א0 0א 0-א א-0
The issue is where you do this, and the implementation.
To get Hebrew-number behavior all the characters must be in right-to-left directionality. In HTML/CSS that is:
<p style="direction:rtl"> א0 0א 0-א א-0 </p>
In the Operating System, Hebrew and bi-directionality must be enabled.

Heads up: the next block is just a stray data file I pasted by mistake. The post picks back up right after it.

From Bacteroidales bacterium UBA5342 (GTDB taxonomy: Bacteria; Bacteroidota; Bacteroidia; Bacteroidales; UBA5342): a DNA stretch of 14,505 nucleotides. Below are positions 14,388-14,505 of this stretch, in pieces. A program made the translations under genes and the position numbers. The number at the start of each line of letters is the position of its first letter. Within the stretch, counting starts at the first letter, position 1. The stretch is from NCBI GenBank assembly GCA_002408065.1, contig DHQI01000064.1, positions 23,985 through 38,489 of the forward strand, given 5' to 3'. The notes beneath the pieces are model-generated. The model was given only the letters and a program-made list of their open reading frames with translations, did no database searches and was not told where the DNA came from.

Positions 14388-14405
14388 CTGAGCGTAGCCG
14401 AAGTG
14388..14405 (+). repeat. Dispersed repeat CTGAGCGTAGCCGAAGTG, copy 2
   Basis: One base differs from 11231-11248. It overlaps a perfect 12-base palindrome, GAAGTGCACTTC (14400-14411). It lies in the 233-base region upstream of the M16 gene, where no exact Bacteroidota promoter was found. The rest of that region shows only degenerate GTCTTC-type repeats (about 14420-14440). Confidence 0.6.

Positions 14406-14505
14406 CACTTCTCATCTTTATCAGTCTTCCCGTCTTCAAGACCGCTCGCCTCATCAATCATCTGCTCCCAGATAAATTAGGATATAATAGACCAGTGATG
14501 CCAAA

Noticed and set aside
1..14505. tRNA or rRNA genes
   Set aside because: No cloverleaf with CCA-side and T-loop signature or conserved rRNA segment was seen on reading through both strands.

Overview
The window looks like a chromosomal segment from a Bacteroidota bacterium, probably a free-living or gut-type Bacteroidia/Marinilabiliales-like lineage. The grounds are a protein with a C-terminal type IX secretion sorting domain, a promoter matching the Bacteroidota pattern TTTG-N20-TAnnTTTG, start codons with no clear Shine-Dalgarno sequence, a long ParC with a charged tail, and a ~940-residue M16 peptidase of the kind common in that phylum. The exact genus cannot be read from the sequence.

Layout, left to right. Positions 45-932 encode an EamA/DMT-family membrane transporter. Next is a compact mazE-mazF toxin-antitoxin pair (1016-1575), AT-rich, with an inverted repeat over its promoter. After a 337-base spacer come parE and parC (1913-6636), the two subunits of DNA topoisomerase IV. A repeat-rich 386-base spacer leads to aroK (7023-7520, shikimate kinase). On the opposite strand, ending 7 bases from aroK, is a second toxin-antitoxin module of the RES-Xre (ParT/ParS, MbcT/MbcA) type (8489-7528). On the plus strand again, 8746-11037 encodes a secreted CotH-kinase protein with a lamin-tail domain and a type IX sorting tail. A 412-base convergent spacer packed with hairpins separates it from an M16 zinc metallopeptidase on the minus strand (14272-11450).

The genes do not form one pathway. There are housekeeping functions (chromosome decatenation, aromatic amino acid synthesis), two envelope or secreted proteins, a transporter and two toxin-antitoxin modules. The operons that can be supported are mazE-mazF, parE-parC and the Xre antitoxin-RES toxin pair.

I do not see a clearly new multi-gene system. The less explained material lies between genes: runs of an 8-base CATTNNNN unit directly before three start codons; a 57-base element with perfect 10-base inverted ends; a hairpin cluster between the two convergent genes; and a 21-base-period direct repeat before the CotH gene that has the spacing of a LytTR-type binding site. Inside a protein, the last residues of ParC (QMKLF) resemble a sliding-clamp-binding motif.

The workarounds by suggesting the use of other characters as substitutes, defeats the purpose of Unicode. The aleph as a mathematical operator may look the same in some character sets, but is an entirely different character than the Hebrew aleph, both in context and how it will be parsed. For example, a Hebrew-native speaker/computer will not process it correctly if used in conjunction with a Hebrew word. Numbers and non-alpha characters are a problem when they are not themselves given the same directional encoding as the alpha characters. Thus, ironically, numbers themselves while seemingly should be independent of a character-set/directionality, take on whatever unicode directionality of the preceding letter. Thus in a Hebrew document - the numbers become 'Hebraicised' i.e. directionally like Hebrew. Whereas an English-Latin document, the Hebrew letters can be mixed up and messed up because of the lack of directionality attributed to the paragraph.